In today’s world, most consumers are aware that enjoying the convenience of a digital lifestyle involves sharing some of their personal information — sometimes by allowing cookies and other tracking technology, and sometimes by filling out online forms.
With that awareness, though, comes the expectation that companies will keep their personal information private and secure. This has become even more important as missteps from major companies have shown just how easy it can be for personal data to become public.
Yahoo’s 2013 breach, which affected all of the company’s 3 billion accounts, might be one of the most notorious examples. But repeated breaches like these are hardly a thing of the past. Just last month, amid panic about the coronavirus pandemic, Marriott confirmed a data breach that affected 5.2 million guests. What’s worse, it was the hotel chain’s second (preventable) breach in three years.
Despite all this, many companies are still not properly incorporating security into their data management strategies. Even companies that believe they’re keeping customer data secure often overlook simple vulnerabilities that could become massive headaches if left unaddressed. If companies want to be serious about data security, it’s time they adjust their approach.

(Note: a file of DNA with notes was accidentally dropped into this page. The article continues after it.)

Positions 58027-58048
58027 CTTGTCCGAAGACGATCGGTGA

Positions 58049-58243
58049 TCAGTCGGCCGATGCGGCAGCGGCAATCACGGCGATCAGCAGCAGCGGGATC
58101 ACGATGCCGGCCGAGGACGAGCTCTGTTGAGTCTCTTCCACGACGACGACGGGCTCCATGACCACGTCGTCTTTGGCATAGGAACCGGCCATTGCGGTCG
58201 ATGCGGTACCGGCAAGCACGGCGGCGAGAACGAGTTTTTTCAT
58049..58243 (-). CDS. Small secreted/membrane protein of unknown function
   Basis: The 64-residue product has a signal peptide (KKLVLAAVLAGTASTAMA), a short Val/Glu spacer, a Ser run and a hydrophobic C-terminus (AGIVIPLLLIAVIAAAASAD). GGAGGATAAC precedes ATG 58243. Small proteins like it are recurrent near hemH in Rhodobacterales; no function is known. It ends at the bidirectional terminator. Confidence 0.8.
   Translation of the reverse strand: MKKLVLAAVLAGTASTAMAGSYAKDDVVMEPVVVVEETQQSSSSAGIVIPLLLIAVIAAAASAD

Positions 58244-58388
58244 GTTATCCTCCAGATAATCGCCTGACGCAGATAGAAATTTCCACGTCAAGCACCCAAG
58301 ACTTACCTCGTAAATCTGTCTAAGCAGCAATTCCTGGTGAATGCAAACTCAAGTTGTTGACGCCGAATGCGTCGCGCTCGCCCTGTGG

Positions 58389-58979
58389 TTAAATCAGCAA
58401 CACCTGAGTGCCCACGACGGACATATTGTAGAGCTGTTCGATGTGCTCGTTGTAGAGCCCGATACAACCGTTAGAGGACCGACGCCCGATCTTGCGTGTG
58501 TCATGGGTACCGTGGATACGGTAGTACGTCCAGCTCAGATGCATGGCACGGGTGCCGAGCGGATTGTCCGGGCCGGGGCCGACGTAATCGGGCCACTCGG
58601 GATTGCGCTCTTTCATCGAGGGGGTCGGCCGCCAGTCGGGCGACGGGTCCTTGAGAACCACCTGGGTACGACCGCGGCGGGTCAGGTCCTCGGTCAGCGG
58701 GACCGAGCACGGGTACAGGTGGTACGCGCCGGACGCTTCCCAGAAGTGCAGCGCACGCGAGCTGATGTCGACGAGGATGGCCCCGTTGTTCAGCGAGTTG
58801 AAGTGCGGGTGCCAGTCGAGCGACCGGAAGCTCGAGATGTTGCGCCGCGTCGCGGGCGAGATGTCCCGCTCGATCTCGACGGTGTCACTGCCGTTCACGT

Adequate data security requires better data management defense
There are two main types of data management strategies: offensive and defensive. Offensive strategies are customer-centric activities, such as sales and marketing. They are built to increase revenue and satisfy customers.
Defensive data management, on the other hand, focuses on security and regulation compliance. The broad goals of a defensive management strategy are to protect consumer information and prevent fraud.
While defensive data management might not seem as glamorous — and its impact on the bottom line not always as straightforward — it’s equally essential to a company’s success. In 2017, for instance, the cost of fraud was a whopping $16.8 billion.
Every time someone’s identity is stolen or personal data is leaked and used for malicious reasons, companies generally have to bear the cost. That’s why it’s so important to look at defensive data management as an equal and intertwining branch of offensive data management. Without a solid defensive strategy, you’re taking huge risks that might negate even the best offensive strategy.